The Heresy of Religious Freedom


DrTony:

This is worth reading. My first thought was that it echoed, in a slightly different manner something I said in my own piece from back in 2009, “When are we going to learn?” – https://heartontheleft.wordpress.com/2009/09/05/when-are-we-going-to-learn-2/

Originally posted on The Unlikely Evangelist:

It is getting much harder to call myself a Christian.

This isn’t because I have lost any faith in the saving and redeeming power of Jesus. Far from it: my commitment to follow the Way is as strong as it has ever been, stronger even. It isn’t because I have been sinning in any spectacular way: my sins are what they have always been, significant only in their persistence, rather than their magnitude.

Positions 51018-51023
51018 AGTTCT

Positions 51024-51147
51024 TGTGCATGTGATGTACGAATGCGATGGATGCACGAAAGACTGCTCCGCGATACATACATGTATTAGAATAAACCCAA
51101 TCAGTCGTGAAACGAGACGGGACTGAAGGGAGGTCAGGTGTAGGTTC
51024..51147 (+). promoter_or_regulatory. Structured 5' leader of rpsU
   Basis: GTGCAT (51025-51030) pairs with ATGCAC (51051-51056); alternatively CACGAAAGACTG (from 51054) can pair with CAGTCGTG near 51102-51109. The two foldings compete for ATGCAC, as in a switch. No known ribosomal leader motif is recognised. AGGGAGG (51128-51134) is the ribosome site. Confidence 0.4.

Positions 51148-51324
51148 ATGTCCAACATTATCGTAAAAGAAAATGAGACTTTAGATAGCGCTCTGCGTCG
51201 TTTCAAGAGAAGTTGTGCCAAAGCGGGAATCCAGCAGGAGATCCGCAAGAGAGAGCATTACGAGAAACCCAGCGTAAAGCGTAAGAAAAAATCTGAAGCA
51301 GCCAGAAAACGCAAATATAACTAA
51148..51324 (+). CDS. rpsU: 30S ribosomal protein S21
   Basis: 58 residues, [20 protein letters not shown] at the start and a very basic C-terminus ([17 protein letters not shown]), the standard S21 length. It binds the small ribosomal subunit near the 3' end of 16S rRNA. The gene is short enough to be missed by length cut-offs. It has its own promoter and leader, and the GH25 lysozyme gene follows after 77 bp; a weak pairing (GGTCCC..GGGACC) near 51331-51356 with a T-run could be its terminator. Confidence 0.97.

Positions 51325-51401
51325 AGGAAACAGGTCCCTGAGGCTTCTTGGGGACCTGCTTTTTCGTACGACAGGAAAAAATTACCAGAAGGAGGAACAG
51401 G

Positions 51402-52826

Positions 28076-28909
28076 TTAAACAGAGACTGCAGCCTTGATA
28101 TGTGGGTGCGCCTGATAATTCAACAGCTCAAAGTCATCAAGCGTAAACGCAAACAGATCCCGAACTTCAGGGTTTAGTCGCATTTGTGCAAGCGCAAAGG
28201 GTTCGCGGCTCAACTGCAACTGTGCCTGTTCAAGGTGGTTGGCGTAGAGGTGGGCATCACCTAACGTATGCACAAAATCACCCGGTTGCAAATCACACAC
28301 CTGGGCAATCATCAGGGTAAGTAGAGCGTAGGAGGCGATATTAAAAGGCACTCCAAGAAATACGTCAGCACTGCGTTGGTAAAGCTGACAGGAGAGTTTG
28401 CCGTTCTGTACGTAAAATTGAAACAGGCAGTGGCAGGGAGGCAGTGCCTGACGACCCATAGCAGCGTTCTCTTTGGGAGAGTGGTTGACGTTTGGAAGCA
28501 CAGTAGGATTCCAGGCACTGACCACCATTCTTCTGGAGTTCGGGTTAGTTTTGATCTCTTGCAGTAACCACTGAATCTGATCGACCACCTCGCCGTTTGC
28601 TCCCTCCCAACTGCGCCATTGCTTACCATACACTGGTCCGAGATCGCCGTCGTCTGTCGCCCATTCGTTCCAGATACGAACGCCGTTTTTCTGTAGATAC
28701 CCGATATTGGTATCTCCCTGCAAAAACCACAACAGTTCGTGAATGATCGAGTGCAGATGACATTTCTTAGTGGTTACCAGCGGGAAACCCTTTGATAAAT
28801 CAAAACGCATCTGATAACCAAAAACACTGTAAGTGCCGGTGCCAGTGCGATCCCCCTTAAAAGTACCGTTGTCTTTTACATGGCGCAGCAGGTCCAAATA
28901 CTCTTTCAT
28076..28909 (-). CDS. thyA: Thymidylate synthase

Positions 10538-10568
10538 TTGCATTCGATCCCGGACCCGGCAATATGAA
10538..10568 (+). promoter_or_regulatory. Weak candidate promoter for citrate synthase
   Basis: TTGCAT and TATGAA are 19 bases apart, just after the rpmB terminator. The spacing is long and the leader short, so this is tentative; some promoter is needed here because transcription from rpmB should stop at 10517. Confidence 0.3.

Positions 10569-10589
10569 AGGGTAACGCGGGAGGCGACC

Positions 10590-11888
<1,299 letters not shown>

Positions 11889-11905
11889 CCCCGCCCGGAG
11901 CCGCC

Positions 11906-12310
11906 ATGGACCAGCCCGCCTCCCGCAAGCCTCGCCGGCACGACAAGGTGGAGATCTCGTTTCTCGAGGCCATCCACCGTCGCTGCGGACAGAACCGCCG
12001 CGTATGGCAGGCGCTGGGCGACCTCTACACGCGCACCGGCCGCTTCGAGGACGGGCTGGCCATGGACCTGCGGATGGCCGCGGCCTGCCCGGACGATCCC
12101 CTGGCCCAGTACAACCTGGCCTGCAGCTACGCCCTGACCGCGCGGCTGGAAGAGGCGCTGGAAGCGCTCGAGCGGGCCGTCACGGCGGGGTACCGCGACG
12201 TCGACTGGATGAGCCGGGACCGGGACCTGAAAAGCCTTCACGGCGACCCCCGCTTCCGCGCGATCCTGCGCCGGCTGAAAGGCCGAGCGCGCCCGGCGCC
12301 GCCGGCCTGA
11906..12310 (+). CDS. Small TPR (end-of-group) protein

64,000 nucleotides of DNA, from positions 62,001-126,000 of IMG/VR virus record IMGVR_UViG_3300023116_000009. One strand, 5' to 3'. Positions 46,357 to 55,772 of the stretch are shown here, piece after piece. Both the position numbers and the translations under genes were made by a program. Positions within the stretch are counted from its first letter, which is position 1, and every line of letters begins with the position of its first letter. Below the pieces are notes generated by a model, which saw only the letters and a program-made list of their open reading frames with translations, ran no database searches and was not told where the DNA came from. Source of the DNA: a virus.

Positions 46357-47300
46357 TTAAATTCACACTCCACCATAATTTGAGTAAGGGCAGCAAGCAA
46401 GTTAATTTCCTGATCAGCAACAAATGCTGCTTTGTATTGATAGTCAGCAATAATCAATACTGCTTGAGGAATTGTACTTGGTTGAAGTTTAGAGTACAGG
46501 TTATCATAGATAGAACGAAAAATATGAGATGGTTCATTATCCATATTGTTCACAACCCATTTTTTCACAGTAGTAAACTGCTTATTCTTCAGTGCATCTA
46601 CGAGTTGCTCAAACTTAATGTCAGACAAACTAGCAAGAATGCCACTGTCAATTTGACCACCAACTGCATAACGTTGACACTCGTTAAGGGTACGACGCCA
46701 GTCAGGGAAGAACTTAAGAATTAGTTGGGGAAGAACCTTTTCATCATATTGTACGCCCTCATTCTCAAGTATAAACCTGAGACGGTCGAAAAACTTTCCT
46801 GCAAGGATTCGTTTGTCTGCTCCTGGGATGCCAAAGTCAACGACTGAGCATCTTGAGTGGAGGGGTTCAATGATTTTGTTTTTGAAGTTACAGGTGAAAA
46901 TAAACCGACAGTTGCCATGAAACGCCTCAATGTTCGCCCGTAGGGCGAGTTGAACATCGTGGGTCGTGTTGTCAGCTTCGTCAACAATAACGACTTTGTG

No, it is harder to call myself a Christian because that title has become toxic to so many people, both inside and outside of the church. While I would love to loudly proclaim myself as a Follower of Jesus, that proclamation now has to come with caveats to avoid hurting entire groups of people.

“I am a Follower of Jesus, but I don’t hate gay people.

“I am a Follower of Jesus, but I don’t hate…

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How Come Easter Isn’t the Same Date Every Year?


DrTony:

Here is a very interesting discussion on why Easter is never the same date two years in a row (and a challenge to remember your math skills before there was a calculator).

Originally posted on A Grace-Filled Life: